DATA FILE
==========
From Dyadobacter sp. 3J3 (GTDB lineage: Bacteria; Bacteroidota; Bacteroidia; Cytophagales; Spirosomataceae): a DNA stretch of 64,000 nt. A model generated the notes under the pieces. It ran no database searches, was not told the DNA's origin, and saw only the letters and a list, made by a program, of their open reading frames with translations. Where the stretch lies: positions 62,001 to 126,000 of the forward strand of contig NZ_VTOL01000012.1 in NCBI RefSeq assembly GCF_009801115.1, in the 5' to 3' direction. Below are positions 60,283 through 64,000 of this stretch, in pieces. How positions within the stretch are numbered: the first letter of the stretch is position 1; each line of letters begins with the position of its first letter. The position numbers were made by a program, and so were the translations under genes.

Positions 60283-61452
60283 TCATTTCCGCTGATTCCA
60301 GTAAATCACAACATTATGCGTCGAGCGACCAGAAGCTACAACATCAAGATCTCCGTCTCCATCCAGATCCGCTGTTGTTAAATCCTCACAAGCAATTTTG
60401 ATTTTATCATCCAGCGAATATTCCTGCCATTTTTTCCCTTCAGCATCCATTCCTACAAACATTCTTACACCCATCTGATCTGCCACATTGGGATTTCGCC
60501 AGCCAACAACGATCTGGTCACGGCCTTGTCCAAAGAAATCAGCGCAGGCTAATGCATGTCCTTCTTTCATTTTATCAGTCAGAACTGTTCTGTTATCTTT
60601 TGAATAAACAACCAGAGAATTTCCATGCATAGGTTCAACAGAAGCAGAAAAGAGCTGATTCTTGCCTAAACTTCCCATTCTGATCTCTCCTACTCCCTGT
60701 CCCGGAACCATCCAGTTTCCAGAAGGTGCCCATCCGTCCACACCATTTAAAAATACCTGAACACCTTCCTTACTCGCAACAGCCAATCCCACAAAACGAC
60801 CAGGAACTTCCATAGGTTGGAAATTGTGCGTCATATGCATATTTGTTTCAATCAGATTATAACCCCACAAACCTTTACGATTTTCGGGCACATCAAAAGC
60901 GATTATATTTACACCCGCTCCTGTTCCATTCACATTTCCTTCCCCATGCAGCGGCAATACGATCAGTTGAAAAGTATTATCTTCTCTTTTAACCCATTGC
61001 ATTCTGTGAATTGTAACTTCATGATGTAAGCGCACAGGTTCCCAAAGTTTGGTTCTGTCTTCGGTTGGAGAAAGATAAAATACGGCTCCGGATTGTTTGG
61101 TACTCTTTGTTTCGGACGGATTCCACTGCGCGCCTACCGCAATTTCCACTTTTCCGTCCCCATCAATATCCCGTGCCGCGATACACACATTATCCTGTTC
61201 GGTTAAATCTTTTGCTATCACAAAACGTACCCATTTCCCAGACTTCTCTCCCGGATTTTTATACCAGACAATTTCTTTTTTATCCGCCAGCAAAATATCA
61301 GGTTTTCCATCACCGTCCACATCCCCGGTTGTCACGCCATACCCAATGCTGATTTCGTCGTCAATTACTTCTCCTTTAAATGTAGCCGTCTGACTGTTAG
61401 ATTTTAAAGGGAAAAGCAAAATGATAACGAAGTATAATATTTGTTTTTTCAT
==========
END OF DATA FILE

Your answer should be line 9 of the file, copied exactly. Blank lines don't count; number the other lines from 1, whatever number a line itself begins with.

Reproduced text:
60801 CAGGAACTTCCATAGGTTGGAAATTGTGCGTCATATGCATATTTGTTTCAATCAGATTATAACCCCACAAACCTTTACGATTTTCGGGCACATCAAAAGC